Lord of the Flies.

Analysis.

The basis of the book, Lord of the Flies by William Golding, finds all of the horrible aspects of society and links it back to original human nature. We follow the group of English school boys as they lose their humanity and minds and we are constantly reminded of our capacity for violence. A prominent example of this in the text is the part where Simon has a fit and believes that the pig head on the stick, recently killed by Jack and his gang of hunters, spoke to him and refereed to itself as the Lord of the Flies. “Fancy thinking the beast was something you could hunt and kill […] you knew didn’t you, I’m part of you. Close. close. close. I’m the reason why it’s no go why things are what they are.” It is highly likely that Golding is conveying that the speaking pig head of Simon’s imagination is representing the moral decay and waking hunger for violence and death of the boys on the island. The Lord of the flies, also known as Beelzebub, meaning the devil.

The continual decay of the boys is shown in two main ways. The first being all of the falling throughout the book, the boys falling out of the sky in the plane, the rock falling into the jungle off the cliff, the parachuter falling into the trees from the sky, the conch falling and breaking and most importantly Piggy falling off the rock and Ralph falling at the navy mans feet. These all emphasis the falling of human kind and civilization. The second is the loss of Piggy’s sight and it comes as loss of reason. Jack takes the glasses in order to a make fire for his feast, disregarding the signal fire which needs to be lit, it represents the transition from reason to savagery.

Allegory

William is linking the small society of the island back to human society in the world and using small scale events and characters to represent larger constitutions in the outside world. The demoralization of the boys because of loss of law and order only barely measure the effects of the same conditions would have on the world.

 

Object Analysis

Fire.

  • How is it described/introduced in the text?
  • How is it used? It is a signal beacon for passing ships as a sign of life on the island in hope that it will come and rescue them. The boys relied on it for any hope of survival.
  • Find quotes where it is mentioned?
  • What ideas does it convey? The fire is symbolizing civilization and the children’s hope of being rescued. Ralph grasps to keep the fire going as he believes so strongly as it’s their only hope. When the fire is disregarded by Jack and his group they are throwing out civilization.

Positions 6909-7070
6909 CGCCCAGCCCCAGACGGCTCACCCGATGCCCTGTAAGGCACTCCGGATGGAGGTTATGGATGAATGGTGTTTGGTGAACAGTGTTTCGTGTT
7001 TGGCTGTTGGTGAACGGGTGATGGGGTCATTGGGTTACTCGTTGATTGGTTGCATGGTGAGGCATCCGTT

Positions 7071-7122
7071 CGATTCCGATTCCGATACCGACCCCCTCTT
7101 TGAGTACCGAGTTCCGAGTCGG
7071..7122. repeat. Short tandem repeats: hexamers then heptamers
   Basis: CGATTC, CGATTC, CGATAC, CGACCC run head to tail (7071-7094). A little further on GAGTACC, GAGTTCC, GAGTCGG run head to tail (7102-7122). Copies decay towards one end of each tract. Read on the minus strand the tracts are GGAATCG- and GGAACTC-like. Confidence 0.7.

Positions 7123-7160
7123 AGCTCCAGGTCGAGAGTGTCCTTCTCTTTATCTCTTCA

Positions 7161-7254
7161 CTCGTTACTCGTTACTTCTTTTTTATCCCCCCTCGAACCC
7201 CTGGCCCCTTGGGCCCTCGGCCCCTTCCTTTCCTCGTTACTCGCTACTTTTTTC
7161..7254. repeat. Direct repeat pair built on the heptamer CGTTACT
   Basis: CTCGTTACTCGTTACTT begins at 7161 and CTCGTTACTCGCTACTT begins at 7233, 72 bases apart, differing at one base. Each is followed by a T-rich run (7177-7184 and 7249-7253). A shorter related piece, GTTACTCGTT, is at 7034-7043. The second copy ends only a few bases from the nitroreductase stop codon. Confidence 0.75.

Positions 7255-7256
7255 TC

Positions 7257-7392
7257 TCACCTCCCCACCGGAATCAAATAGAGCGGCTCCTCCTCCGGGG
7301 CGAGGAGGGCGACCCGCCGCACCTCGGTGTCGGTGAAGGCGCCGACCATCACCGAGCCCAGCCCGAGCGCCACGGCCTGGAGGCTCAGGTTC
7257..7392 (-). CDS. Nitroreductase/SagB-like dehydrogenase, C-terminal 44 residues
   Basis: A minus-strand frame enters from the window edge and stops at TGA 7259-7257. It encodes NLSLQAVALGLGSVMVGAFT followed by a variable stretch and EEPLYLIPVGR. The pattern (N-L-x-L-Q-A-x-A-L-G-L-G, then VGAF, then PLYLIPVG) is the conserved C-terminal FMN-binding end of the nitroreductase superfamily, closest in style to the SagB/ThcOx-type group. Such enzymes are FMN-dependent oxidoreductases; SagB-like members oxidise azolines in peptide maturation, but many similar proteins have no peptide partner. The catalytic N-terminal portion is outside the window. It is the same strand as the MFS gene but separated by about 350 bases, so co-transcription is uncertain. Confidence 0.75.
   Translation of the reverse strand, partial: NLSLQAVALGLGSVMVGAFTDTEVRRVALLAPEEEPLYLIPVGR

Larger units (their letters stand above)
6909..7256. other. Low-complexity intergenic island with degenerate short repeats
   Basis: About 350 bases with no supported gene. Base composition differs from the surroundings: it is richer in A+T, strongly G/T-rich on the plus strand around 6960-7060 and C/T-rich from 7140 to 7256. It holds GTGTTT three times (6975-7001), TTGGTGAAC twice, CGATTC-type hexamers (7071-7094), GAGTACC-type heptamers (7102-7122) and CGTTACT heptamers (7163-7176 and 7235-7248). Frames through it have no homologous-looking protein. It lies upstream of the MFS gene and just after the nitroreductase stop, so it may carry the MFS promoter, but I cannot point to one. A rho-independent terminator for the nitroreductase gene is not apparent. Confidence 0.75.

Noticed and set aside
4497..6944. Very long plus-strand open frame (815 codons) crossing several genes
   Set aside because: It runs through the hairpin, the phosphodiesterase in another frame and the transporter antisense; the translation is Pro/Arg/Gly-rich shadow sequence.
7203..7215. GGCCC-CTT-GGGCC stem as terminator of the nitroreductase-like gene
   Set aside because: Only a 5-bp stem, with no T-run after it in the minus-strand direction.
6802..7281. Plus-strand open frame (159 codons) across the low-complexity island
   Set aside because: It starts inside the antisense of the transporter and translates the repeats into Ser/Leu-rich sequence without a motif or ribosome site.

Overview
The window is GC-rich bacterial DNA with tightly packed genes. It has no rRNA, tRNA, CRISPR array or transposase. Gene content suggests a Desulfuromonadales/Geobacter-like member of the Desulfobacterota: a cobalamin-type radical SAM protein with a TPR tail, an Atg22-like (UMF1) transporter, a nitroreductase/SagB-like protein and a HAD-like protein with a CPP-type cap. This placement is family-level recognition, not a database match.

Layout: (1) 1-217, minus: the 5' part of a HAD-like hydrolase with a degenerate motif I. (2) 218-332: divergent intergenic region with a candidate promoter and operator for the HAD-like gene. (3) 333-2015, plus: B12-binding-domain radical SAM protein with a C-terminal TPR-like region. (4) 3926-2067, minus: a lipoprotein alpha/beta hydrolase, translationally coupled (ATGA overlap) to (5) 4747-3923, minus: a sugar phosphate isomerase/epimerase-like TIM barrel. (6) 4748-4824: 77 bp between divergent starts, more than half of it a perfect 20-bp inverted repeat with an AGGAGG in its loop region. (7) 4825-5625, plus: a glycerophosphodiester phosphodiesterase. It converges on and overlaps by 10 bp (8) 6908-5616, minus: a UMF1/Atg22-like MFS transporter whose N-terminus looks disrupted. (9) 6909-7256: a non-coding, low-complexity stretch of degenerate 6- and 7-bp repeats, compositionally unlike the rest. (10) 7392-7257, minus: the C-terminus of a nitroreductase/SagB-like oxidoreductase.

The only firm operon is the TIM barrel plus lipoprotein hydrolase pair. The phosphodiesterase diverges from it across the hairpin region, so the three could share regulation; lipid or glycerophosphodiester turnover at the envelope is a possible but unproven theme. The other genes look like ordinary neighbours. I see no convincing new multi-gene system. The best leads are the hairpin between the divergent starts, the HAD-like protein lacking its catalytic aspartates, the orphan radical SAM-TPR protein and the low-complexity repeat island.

Pig Head.

  • How is it described/introduced in the text?
  • How is it used? It is stabbed by a two ended stick and stuck in the ground by the hunters as a gift for the beast.
Character analysis.

Name: Ralph

Appearance: Fair Hair, Male, Young, Taller than Piggy, Past Childhood, Boxers Body.

Language: “Seems to me we ought to have a chief to decide things.”

Origins: English Countryside.

Relationships:

  • with Piggy ( intellect and reason ) : cooperative relationship.
  • with Jack ( competitive / rival ) : evil.
Quotes.

“Maybe there is a beast… maybe it’s only us.”

“Ralph wept for the end of innocence, the darkness of man’s heart, and the fall through the air of the true, wise friend called Piggy.”

“We did everything adults would do. What went wrong?”

“The rules!” shouted Ralph, “you’re breaking the rules!”
“Who cares?”

“The thing is – fear can’t hurt you any more than a dream.”

Quote weaving.

The boys try to establish order but without adults or a higher power they are always “breaking the rules!”. They did everything the “adults would do” yet they still feel into a state of savagery.

Practice Exam. Not Finished.

Question 1: Describe at least one important object in the written text. Explain why that object was important.

In the novel Lord of the Flies by William Golding, the main theme finds all of the horrible aspects of society and links it back to original human nature, this is portrayed through the important object, the pig’s head on the stick. Throughout the novel, Golding imposes little clues and symbols conveying that as the boys spend more time away from civilization and as they lose their humanity, original human nature comes through and they turn to violence and savagery.

The important object in the text revolves around the idea of the boys living in a small scale society but without rules or laws they quickly descend into savagery, and the pig’s head on the stick is this center of this symbolism. In Chapter 9 when Simon has a fit and believes that the pig’s head stabbed upon the stick, recently killed by Jack and his gang of hunters, spoke to him and referred to itself as the Lord of the Flies. The Lord of the flies, also known as Beelzebub, meaning the devil which is Golding placing a large clue towards the intentions of the scene. The Lord of the Flies goes on to say “Fancy thinking the beast was something you could hunt and kill […] you knew didn’t you, I’m part of you. Close. close. close. I’m the reason why it’s no go why things are what they are.” This shows that Golding is conveying that the speaking pig head of Simon’s imagination is representing the moral decay and waking hunger for violence and death of the boys on the island.

Respond now!